Boston’s Pilot Urban Agriculture Rezoning Program.

Boston mayor Thomas Menino, chair of the US Council of Mayors’ Food Policy Taskforce, has instituted an urban agriculture zoning pilot program in the Dorchester neighborhood.

The program works like this: zoning codes include complex maps of land use districts, each  district intended for specified uses. All city lots are assigned an underlying district, which describes the main category into which the lot falls: residential, commercial, industrial, etc. Overlay districts provide additional zoning information in addition to its basic underlying use and can be used for a wide variety of purposes, including economic development and environmental protection.

For example: let’s say you own a single family house in a wetlands district. Your underlying district is probably residential (if your structure is in conformance with the zoning law), and the overlay wetlands district might mean that you’re required to maintain certain vegetation on your property to prevent erosion into the nearby wetland.

In this case, the urban agriculture overlay district that Boston created provides a residential landowner with more land uses instead of restricting the use of her land like the wetlands district. The district specifically allows vegetable growing, bee keeping and some small-scale animal husbandry.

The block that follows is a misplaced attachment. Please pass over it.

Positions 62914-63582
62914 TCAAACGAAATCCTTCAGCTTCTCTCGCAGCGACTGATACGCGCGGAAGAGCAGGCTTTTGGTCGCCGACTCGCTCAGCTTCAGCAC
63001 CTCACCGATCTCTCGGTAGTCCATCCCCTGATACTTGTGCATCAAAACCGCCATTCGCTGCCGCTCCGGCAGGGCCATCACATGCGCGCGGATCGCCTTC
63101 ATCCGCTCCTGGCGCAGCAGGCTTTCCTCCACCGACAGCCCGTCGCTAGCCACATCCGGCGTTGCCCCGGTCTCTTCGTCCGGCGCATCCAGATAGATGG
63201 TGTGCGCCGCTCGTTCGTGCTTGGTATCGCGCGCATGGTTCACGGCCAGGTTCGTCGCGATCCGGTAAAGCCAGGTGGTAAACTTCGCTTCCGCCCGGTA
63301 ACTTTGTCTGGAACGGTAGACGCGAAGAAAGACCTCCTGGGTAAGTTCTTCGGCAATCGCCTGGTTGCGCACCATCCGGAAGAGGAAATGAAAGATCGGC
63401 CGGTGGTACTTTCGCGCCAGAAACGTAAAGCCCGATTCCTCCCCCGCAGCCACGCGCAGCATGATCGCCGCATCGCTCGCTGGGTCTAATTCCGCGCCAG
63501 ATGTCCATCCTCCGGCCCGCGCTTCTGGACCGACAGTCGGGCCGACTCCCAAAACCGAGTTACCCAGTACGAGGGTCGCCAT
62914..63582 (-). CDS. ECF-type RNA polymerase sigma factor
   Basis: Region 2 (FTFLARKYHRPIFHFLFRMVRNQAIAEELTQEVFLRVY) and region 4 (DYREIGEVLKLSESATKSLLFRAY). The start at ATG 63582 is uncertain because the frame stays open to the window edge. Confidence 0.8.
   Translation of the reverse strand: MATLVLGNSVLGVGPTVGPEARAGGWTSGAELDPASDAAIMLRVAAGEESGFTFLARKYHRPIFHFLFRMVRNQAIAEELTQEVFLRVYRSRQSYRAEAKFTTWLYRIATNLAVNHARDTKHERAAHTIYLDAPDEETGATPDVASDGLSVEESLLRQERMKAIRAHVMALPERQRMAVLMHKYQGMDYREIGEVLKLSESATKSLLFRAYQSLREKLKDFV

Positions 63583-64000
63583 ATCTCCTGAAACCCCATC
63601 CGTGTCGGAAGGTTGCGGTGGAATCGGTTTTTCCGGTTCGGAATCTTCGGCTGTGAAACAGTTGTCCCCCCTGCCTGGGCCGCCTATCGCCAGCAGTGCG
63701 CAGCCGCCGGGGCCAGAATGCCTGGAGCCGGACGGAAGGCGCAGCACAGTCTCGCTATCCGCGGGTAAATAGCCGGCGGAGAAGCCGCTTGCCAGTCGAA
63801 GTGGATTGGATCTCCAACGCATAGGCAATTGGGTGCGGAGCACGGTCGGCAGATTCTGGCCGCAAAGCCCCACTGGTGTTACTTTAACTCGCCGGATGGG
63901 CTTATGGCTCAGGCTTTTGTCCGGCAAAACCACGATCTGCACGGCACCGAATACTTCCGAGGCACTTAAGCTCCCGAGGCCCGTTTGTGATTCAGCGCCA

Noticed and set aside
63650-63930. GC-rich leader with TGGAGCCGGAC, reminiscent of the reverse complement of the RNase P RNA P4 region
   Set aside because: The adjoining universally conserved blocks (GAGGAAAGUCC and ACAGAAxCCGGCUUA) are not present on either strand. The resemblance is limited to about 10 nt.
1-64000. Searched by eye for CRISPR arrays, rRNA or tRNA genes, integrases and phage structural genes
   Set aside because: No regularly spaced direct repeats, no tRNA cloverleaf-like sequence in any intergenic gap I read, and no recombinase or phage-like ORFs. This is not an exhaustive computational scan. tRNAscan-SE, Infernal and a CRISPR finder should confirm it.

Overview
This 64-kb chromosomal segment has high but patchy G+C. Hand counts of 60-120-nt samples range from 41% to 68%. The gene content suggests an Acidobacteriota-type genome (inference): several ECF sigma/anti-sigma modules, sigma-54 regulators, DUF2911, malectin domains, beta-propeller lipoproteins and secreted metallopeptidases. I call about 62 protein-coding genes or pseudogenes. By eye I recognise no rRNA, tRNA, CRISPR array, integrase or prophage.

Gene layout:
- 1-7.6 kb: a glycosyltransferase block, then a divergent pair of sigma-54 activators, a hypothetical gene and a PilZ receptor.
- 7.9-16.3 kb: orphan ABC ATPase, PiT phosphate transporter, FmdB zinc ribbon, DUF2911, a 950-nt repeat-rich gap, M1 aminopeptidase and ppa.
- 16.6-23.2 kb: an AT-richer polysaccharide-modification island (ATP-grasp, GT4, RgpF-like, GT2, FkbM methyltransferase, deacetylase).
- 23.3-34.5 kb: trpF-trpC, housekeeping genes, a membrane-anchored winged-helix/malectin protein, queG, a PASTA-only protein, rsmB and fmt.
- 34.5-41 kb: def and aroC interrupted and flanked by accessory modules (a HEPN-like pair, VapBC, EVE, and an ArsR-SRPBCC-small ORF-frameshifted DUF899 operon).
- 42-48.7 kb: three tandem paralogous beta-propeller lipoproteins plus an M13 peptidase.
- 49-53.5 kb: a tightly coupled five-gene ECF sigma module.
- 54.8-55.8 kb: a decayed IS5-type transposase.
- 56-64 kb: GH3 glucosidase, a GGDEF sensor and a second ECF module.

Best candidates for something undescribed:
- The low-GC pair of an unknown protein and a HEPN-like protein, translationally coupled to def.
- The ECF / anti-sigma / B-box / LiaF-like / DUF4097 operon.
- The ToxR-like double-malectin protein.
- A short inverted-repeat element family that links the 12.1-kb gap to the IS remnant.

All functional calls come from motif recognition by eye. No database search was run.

The lots selected for the urban agriculture overlay district include lots that will be farmed by ReVision Urban Farm and City Growers, both of which are nonprofit organizations dedicated to urban agriculture in Boston.

We look forward to seeing how these pilot projects turn out in Boston. It would be great to have urban agriculture overlay districts throughout cities like Baltimore to facilitate healthier, more beautiful neighborhoods.

Posted on by Becky Witt

Comments are closed.

Disclaimer: While the author makes every effort to provide the most accurate and up-to-date information on this blog, the accuracy of some information is subject to change and cannot be guaranteed. Neither the author nor the publisher is responsible for any errors or omissions. All information in this blog is provided “as-is,” with no guarantee of completeness, accuracy, timeliness, or of the results obtained from the use of this information, and without warranty of any kind, express or implied. This blog is not intended to do harm to, defame, libel, or malign any religious or ethnic group, club, organization, company, individual, or government entity. In no event will the author, her employer, or the publisher be liable to you or anyone else for any action taken in reliance on the information in this blog or for any consequential, special or similar damages incurred, even if advised of the possibility of such damages.

The materials contained on this website have been prepared by Community Law Center, Inc. for informational purposes only and are not intended to be legal advice. Transmission of the information is not intended to create, and receipt does not constitute, an attorney-client relationship. Internet subscribers and online readers should not act upon this information without seeking professional counsel.

Copyright: Text, photos and other materials found on this website are the property of CLC, except where otherwise noted. Such materials may not be reproduced without CLC’s written prior consent.